Today, Saif al-Islam, son of deposed Libyan dictator Muammar Gaddafi, was sentenced in absentia to death by firing squad after being found guilty of war crimes by the Tripoli court. Held since 2011 by a former rebel group in Zintan that opposes the Tripoli government and refused to hand him over, Saif al-Islam’s trial had begun in April 2014. Saif al-Islam had appeared by video link in sessions at the start of trial but not later on.
Saif al-Islam had appeared by video link in sessions at the start of trial ©EPA
Saif al-Islam was tried alongside his brother, Saadi Gaddafi, and other former officials of the Gaddafi regime, including Abdullah al-Senussi, the former intelligence chief to Muammar Gaddafi, as well as two former prime ministers and 34 senior officials of the old regime. Abdallah al-Senousi and former PM Baghdadi al-Mahmoudi are among the eight people also facing the death penalty, while other defendants have received sentences ranging from five years to life imprisonment. They will be given the right to appeal.
The International Criminal Court (ICC) had expressed concerns about the failures, with particular concerns over fairness, of Libya’s justice system. The situation in Libya was referred by the UN Security Council (UNSC) to the ICC in February 2011. Challenged by the Libyan authorities, the ICC found in October 2013 that the case against Mr Al-Senussi was inadmissible before the Court but confirmed in May 2014 that the case against Saif Al-Islam Gaddafi was admissible. On December 2014, the ICC had issue a finding of non-compliance by the Government of Lybia to the UNSC with respect to the nonexecution of two requests for cooperation, i.e. requests to surrender Saif Al‑Islam Gaddafi to the Court and to return the originals of the documents of Saif Al-Islam Gaddafi’s Defence.
According to Salah al-Bakkoush, a Tripoli-based political analyst, the rulings should not have strong resonance in Lybia. “Libyans in general have so many problems right now that many were not even following the trial,” he told Al Jazeera. “Those who participated in the struggle against the regime of Gaddafi will be following and will be happy.”
Yesterday, Chatham House in conjunction with Doughty Street Chambers hosted a lecture on “The ICC and Libya: Complementarity in Conflict”. The featured speakers were Professor Kevin Jon Heller from the School of Oriental and African Studies, Melinda Taylor, defence counsel and former head of the Office of Public Counsel for the Defence at the ICC, and Carla Ferstman, Director at REDRESS.
The discussion centred around the admissibility decisions in the cases of Saif al-Islam Gaddafi and Abdullah al-Senussi before the ICC. In July 2014, the Appeals Chamber held that the case against al-Senussi was inadmissible and that the Libyan authorities were willing and able to try him. Earlier, in May 2014, the Appeals Chamber reached the opposite decision in the case of Gaddafi holding that the case was admissible and ordering his transfer from detention in Zintan to the ICC. Continue reading
by Miša Zgonec-Rožej*
On 21 May, the Appeals Chamber of the International Criminal Court (ICC) in The Hague rejected Libya’s bid to prosecute Saif Gaddafi domestically and confirmed that he should be tried by the ICC. The ICC’s decision is the correct one and hopefully Libya will comply with it.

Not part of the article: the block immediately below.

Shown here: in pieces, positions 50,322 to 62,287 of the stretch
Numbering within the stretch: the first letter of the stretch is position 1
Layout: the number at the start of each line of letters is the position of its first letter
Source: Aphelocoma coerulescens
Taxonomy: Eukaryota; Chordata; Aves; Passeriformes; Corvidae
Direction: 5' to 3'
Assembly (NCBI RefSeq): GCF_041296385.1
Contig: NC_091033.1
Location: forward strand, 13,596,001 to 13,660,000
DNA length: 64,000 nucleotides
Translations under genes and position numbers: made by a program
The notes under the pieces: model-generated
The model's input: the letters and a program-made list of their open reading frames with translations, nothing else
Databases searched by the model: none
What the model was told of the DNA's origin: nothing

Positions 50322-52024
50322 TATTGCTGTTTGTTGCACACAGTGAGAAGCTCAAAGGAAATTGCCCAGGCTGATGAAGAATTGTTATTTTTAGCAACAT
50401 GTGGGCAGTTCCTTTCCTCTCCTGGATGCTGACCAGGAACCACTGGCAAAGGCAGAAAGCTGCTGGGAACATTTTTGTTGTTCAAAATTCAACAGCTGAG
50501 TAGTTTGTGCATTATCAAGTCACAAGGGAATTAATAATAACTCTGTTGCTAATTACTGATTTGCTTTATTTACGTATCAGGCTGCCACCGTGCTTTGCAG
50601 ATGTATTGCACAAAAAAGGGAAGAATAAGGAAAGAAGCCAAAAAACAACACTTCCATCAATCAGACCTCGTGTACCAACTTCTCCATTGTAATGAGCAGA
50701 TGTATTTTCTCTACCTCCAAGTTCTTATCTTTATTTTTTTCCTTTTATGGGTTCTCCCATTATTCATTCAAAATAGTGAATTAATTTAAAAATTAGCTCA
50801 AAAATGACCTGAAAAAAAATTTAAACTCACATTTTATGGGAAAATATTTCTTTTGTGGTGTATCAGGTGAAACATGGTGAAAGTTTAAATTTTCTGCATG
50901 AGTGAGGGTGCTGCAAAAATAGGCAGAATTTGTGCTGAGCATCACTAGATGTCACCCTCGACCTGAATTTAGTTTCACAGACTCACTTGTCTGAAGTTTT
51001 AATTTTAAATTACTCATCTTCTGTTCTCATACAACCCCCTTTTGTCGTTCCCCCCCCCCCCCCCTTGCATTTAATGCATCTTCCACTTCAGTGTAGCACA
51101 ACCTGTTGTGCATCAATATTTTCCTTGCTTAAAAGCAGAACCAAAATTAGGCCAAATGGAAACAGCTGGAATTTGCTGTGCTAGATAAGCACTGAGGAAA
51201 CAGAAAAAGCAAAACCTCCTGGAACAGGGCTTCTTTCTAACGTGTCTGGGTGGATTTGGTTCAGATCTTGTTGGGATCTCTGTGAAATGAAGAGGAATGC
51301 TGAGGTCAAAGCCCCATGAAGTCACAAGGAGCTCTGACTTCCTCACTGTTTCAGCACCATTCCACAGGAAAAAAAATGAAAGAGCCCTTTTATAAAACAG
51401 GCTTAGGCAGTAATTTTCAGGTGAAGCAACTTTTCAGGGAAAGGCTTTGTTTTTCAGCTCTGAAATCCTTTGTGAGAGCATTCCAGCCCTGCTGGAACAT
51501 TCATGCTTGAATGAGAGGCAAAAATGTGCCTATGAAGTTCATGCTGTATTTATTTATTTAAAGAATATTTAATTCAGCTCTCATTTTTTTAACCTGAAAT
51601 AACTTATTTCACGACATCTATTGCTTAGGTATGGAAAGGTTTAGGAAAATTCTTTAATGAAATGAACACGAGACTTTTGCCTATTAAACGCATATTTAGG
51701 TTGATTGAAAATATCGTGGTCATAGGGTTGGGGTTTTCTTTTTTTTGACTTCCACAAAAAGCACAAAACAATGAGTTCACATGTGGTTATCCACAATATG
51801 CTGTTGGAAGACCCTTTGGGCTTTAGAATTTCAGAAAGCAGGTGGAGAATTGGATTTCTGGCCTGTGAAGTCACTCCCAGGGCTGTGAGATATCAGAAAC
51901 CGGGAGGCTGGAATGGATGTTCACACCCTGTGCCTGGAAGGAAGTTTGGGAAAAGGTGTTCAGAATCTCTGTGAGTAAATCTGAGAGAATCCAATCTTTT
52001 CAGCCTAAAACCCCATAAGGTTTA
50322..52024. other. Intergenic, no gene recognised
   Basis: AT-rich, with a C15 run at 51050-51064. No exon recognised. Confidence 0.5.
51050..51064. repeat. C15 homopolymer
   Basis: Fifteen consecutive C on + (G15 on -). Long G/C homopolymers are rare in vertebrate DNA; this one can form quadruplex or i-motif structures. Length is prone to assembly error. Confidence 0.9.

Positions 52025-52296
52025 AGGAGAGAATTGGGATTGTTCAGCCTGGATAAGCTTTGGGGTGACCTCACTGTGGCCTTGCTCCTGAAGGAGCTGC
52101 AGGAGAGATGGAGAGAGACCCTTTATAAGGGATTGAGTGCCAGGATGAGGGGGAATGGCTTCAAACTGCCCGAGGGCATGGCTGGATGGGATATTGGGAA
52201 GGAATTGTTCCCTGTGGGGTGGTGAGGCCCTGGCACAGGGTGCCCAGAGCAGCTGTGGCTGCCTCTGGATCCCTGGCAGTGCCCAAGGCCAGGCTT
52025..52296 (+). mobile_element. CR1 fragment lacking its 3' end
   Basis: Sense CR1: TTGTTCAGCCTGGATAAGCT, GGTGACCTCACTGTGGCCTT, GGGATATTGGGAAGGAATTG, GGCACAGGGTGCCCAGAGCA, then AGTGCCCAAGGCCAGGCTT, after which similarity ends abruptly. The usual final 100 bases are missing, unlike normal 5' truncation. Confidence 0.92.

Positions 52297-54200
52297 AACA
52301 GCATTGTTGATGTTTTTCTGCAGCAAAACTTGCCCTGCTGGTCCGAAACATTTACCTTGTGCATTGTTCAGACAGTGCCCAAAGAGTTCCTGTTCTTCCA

According to the Rome Statute, the ICC cannot try a case where the same case is being investigated or prosecuted by a state which has jurisdiction over it, unless the state is unable or unwilling genuinely to carry out the investigation or prosecution. The Appeals Chamber confirmed that Libya had not provided enough evidence to demonstrate that it was investigating the same case as the one before the ICC.
The decision comes as no surprise. The situation in Libya has been in a state of near-anarchy, characterized by lawlessness, insecurity, and an ineffective police and judicial system. UN and human rights organizations report widespread abuses, and the government has been unable to control the militias who continue to exert their influence and pressure on Libyan authorities, including the judiciary. Continue reading
Saif al-Islam Gaddafi after his capture in 2011 (c) The Guardian
The trial of Saif al-Islam and Saadi Gaddafi, sons of deposed Libyan dictator Muammar Gaddafi, begins today in Tripoli. The brothers are accused of coordinating a campaign to murder, torture, and bombard civilians during the Libyan civil war in 2011. They are also accused of plundering state resources in order to fund their extravagant lifestyles.
They are being tried alongside Abdullah al-Senussi, the former intelligence chief to Muammar Gaddafi, as well as two former prime ministers and 34 senior officials of the old regime.
Security concerns have caused the trial to be moved to the maximum security Al Hadba prison. Yet, when the trial commences, Saif al-Islam will not be present as the rebel militias responsible for his detention in Zintan province continue to refuse to hand him over. He will be tried instead by video link.
Both Saif al-Islam Gaddafi and Abdullah al-Senussi are the subject of proceedings before the International Criminal Court. In May 2013, judges ruled that Saif al-Islam should be surrendered to The Hague but in October 2013, found that Libya is fit to try al-Senussi for themselves. The latter decision is being appealed by defence counsel for Mr al-Senussi.